Sheep Production on Seeded Legumes, Planted Shrubs, and Dryland Grain in a Semiarid Region of Israel
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CitationEyal, E., Benjamin, R. W., & Tadmor, N. H. (1975). Sheep production on seeded legumes, planted shrubs, and dryland grain in a semiarid region of Israel. Journal of Range Management, 28(2), 100-107.
PublisherSociety for Range Management
JournalJournal of Range Management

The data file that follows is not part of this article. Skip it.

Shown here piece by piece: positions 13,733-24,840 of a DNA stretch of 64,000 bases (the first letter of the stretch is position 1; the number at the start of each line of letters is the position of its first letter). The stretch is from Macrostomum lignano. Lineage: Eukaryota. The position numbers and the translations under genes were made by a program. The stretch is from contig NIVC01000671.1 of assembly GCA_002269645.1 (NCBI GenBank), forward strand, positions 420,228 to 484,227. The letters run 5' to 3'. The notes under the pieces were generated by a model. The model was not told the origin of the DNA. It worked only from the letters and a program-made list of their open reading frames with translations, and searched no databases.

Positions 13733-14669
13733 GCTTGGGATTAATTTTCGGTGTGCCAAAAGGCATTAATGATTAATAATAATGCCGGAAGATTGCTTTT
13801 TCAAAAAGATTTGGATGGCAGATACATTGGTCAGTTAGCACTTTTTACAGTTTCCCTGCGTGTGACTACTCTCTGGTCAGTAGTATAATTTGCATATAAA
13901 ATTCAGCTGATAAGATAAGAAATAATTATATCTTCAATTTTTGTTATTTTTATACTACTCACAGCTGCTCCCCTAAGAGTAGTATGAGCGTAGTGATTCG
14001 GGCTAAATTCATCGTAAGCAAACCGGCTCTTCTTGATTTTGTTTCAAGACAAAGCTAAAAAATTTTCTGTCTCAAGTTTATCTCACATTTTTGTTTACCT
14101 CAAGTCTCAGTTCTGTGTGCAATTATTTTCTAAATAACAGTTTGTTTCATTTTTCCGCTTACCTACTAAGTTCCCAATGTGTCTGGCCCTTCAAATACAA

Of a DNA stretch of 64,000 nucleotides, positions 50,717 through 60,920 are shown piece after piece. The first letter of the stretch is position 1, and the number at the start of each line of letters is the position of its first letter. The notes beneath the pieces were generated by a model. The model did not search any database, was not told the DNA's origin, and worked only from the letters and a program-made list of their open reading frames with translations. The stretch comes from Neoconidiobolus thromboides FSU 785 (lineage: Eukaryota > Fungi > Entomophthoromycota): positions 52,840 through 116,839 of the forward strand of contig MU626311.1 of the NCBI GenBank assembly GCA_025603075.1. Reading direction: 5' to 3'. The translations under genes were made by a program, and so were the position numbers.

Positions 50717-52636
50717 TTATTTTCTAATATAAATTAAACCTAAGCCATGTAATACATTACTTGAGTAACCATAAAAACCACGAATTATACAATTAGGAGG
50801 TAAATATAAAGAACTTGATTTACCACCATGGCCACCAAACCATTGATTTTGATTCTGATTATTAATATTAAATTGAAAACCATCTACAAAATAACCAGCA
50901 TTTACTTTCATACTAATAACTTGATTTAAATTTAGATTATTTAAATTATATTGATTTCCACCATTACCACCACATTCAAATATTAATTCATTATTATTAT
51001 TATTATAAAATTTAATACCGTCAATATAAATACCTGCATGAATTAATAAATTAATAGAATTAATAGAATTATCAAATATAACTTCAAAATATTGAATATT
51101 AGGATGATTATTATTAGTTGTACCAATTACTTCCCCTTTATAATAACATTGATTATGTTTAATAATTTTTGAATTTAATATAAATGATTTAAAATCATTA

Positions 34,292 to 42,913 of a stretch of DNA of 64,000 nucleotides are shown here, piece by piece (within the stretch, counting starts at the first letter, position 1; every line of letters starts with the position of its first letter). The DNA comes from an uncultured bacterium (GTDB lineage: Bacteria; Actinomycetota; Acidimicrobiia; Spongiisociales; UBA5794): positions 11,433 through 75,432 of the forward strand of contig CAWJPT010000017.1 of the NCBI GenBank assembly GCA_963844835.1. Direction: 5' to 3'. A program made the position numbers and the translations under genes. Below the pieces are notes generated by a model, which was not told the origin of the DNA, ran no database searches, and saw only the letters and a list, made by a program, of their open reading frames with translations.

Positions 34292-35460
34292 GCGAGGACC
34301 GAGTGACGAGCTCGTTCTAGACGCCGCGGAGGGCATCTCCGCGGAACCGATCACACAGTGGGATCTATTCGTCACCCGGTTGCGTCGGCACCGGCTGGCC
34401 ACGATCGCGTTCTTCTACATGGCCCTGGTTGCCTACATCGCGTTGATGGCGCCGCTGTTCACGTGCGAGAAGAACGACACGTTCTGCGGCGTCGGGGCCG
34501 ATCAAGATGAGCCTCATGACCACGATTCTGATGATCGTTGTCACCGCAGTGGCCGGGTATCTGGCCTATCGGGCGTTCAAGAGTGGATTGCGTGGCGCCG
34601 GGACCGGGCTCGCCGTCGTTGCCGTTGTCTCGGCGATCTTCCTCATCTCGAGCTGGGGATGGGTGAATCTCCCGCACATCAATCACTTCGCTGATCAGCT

AbstractDuring a period of 10 years in an area in which rainfall ranged between 170 and 413 mm, grain yields ranged between 0.8 and 3.6 tons per hectare. When grazing was combined with cropping, between 20 and 200 kg of lamb liveweight were produced per hectare at different stocking rates and in different years. Grazing the grain fields had left enough grain to be harvested only under stocking rates lower than 0.4 hectare per ewe in most years, and under stocking rates lighter than 0.2 ha/ewe only in a year in which ungrazed fields produced 3.5 tons of grain per hectare. Of several legume species tried in the same area, Medicago polymorpha and M. tribuloides (= M. truncatula) survived to form dense swards of 3-6 t/ha dry matter yields. After 5 years, legumes were largely replaced by ruderal annuals. This grass sward forms a highly palatable pasture with yields equaling those of the legumes, probably due to the high nitrogen build-up in the soil. At stocking rates of 0.4-0.6 ha/ewe, sheep could be maintained on this pasture without supplements the whole year round. Annual lamb yields ranged from 15 to 40 kg/ewe and from 40 to 80 kg/ha. Fertility disorders, apparently due to estrogenic activity in the medics, were recorded in one of the high legume years. Native saltbush (Atriplex halimus) was planted at a rate of 1600 shrubs/ha as a range improvement technique. Shrub development was excellent and the shrubs soon formed a dense, impenetrable stand, crowding out most of the annual herbaceous grass and vegetation. Sheep performance on this vegetation was poor in comparison with unimproved native pasture.